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Author Topic: Anafiotika  (Read 1525 times)

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Offline Maik

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« on: Sunday, 18 May, 2014 @ 23:17:29 »
The great city of Athens, Greece is made up of numerous small villages that have melded together over the years. Plaka is the most ancient, original part of the city where most of the archaeological sites are located. Just up on the hill above Plaka, under the flank of the Acropolis (“the high city”) there is the tiny village of Anafiotika, unique because of how it came to be.

In 1841, King Otto I encouraged workers to come and help transform the new capital of independent Greece into a modern metropolis and refurbish his palace. Carpenters and masons from the Cycladic island of Anafi came, along with other workers from the Cyclades. They took over the rocky terrain located just below the north slope of the Acropolis, hastily erecting houses, taking advantage of an Ottoman law that decreed that if you could put up a structure between sunset and sunrise, the property became yours.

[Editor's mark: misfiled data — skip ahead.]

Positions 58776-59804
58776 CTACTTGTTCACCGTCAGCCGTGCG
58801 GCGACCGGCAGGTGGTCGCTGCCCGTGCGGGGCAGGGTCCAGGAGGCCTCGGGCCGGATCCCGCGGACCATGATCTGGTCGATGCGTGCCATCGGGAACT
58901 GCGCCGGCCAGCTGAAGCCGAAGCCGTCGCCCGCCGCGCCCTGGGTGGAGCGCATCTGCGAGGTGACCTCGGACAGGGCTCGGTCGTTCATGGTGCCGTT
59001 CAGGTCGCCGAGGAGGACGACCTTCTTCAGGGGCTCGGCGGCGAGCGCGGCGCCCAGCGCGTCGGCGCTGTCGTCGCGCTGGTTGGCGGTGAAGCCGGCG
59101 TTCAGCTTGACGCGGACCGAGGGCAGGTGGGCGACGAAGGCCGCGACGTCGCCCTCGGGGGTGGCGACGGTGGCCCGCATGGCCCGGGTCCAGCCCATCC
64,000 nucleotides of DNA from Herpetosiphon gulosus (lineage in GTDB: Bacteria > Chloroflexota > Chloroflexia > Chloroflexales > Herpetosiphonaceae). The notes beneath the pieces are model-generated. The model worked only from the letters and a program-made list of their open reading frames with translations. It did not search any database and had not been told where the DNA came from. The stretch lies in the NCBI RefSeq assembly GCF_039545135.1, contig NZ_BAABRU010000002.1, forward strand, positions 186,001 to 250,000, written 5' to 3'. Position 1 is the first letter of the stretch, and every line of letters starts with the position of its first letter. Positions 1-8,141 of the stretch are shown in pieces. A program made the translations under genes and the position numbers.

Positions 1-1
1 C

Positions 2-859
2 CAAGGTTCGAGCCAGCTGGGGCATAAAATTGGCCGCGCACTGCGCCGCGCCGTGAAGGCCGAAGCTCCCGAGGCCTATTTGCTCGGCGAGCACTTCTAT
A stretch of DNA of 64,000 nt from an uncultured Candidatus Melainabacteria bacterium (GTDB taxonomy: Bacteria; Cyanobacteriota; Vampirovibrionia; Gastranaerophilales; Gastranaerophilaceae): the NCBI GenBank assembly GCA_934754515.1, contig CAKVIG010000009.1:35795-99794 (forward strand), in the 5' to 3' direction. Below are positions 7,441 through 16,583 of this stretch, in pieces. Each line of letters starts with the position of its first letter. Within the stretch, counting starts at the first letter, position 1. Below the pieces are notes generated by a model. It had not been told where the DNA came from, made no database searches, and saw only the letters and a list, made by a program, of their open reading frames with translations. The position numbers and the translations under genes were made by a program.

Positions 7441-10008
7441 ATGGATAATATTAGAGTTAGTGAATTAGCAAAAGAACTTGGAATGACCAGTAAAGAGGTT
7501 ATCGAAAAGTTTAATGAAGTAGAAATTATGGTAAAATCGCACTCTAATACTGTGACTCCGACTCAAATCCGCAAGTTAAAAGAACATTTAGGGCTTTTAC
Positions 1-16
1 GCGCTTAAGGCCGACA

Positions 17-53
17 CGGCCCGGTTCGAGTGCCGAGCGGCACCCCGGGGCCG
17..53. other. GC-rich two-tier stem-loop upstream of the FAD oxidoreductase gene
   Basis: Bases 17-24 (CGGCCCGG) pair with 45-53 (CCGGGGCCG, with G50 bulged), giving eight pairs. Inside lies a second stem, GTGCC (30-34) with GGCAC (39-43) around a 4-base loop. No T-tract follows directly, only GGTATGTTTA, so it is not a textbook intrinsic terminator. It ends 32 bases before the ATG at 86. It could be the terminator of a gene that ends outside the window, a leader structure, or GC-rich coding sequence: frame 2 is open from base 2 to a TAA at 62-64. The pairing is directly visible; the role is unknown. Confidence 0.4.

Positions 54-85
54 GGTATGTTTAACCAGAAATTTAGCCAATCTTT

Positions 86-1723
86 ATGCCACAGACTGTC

They called it Anafiotika, (“little Anafi”) after their island. The neighbourhood was built to resemble the architecture of the Cyclades islands with stark white-washed cubic houses built of stone, flat roofs and brightly painted shutters and doors, so you get the feel of being in an island village. Bright magenta bougainvillea spills over their walls and the narrow alleyways often end in dead end terraces. Some of the houses have roof-top patios with gardens of potted plants and the occasional shade tree.

Most of the original village was destroyed in 1950 for archaeological research. Today only about 45 houses remain. They are one of the archaeological treasures of the Plaka.